The CapturePlanning.com MustWin Process and Content Planning are both designed with proposals based on written RFPs in mind. However, if your customer isn’t going to issue a written RFP you can still adapt the approaches. All you need to do is formally identify the customer’s requirements.
The challenge will be identifying the customer’s requirements. Your sales process and other customer contacts should incorporate questions designed to solicit this information from the customer. The information should be captured in written form, even if it’s done in a report prepared after the meeting or contact. As a last resort, you could define the requirements by using your best judgment based on what you know about the customer.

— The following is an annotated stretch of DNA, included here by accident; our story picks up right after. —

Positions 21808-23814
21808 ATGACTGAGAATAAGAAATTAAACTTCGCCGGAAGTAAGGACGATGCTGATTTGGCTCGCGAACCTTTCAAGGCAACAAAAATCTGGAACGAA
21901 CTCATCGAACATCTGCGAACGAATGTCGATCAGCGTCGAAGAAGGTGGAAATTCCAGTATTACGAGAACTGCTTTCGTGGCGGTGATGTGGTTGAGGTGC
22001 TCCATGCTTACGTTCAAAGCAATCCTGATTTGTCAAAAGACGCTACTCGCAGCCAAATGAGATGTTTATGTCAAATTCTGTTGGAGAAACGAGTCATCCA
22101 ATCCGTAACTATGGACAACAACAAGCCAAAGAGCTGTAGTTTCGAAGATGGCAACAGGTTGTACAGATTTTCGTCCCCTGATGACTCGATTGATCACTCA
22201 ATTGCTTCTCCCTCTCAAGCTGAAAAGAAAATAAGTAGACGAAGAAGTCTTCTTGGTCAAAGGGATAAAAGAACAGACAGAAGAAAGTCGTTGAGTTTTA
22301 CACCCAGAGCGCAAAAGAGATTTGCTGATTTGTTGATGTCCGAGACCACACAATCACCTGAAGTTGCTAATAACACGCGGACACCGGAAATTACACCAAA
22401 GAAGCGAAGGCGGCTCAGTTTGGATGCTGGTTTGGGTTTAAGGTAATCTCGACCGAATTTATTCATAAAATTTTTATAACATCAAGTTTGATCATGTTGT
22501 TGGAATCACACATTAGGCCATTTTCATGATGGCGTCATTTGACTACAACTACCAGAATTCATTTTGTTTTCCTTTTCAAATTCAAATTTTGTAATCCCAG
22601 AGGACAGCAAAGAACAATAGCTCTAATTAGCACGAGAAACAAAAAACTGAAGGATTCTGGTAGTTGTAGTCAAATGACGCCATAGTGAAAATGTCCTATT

It is a good idea to group the requirements into the following sections:
- Statement of Work. This section should address the customer’s requirements and specifications.
- Proposal Instructions. This section should address any requirements the customer may have regarding the format, organization, and procedures for submitting the proposal.
- Evaluation Criteria. If the customer will formally evaluate the proposal, then this section should include the criteria they will use in their assessment and selection. If they will not have a formal evaluation, this section should still identify what will be important factors in the customer’s selection decision.
From these three lists, you can follow the same procedures as companies who respond to written RFPs.